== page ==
MP Sheehan Announces $836,590 in Federal Funds for the Reaching Home Program, $400,000 Increase Included to Support People Facing Homelessness during the COVID-19 Pandemic
The Government of Canada has provided a significant increase of support during the COVID-19 pandemic, through the Reaching Home Program. Reaching Home is a community-based program aimed at preventing and reducing homelessness by providing direct support and funding to communities across Canada.
“We have taken many actions to limit the risk of contracting COVID-19 locally. This announcement is intended to help vulnerable citizens, and the staff and volunteers who work with these Canadians. By working with all Canadians, we protect lives and help mitigate community spread.” said, Terry Sheehan, Member of Parliament Sault Ste. Marie
COVID-19 Relief Funds allow communities to enact prevention and preparation activities by, securing additional accommodation to reduce overcrowding in shelters; purchasing supplies and materials to reduce the risk of transmission, such as personal protective equipment for staff; and increasing the frequency of cleaning with disinfectants in high traffic areas.
If required, the funding can further allow communities to invest in securing sufficient accommodation to quarantine individuals infected; purchasing beds and physical barriers to place between beds in newly purposed facilities; and toward staff hours to operate these new facilities.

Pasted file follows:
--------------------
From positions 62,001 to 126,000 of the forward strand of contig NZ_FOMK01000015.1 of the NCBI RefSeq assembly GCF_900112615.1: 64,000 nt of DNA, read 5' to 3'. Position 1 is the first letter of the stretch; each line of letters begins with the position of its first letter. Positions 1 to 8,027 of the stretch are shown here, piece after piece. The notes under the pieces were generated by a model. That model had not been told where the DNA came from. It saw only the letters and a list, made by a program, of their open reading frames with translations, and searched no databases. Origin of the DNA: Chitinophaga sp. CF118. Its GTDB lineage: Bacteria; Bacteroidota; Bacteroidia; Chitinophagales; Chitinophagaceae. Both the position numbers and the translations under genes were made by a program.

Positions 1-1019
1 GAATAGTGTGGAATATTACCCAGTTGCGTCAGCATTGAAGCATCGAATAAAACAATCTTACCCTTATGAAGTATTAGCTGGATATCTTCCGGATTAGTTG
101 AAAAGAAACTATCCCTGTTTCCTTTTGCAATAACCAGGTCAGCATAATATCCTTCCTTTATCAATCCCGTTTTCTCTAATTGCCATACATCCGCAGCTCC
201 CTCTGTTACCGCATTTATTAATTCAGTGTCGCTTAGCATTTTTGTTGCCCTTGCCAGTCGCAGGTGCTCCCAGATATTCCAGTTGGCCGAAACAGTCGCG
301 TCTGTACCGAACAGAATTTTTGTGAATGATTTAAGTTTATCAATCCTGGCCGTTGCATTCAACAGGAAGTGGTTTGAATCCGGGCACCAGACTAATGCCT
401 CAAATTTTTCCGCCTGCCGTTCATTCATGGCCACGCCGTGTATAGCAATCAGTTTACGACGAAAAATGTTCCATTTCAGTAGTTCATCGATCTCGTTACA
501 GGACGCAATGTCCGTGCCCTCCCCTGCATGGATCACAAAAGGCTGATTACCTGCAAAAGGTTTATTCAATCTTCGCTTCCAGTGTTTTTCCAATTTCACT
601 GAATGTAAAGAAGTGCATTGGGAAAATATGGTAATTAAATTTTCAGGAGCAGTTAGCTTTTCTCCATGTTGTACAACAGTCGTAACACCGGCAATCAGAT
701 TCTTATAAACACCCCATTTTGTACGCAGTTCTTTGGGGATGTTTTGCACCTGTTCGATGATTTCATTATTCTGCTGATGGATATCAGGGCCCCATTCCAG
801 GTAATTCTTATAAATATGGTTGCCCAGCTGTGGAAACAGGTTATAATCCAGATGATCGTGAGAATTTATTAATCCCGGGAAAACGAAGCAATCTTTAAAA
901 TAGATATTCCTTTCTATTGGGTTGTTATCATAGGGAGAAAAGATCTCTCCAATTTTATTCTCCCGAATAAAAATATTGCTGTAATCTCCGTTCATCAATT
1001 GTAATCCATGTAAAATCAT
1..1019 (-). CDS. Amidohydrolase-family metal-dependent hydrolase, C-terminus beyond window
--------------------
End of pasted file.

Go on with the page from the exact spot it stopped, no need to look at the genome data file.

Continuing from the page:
“Importantly, all decisions as they pertain to funding allocations are made locally by the organizations that are serving this area.” says Sheehan
The public health guidance to mitigate risks of infection, such as self-isolation and social distancing, assumes access to a private home. Inability to follow these guidelines represents a very significant risk of community transmission.
“On behalf of the DSSAB Board and staff, we would like to thank the government on Canada and MP Sheehan for the additional funds provided through Reaching Home. This funding helps us to support and protect those in our community who do not have the resources to weather this pandemic. The investments made will keep our whole community safer today and help to provide better infrastructure for the plans of tomorrow.” said, Luke Dufour, Board Chair District of Sault Ste. Marie Social Services Administration Board
Homelessness presents significant increased risks of contracting COVID-19. People living unsheltered have limited ability to prevent infection.
“The Indigenous Friendship Centre in Sault Ste. Marie is grateful to have been a part of the COVID-19 housing funding. We have come critically close to accepting the homelessness situation as a problem that we just can’t solve but with the work of a collective community with the same focus -we can do this. We are doing it.” said, Cathy Syrette, Executive Director
Indian Friendship Centre of Sault Ste. Marie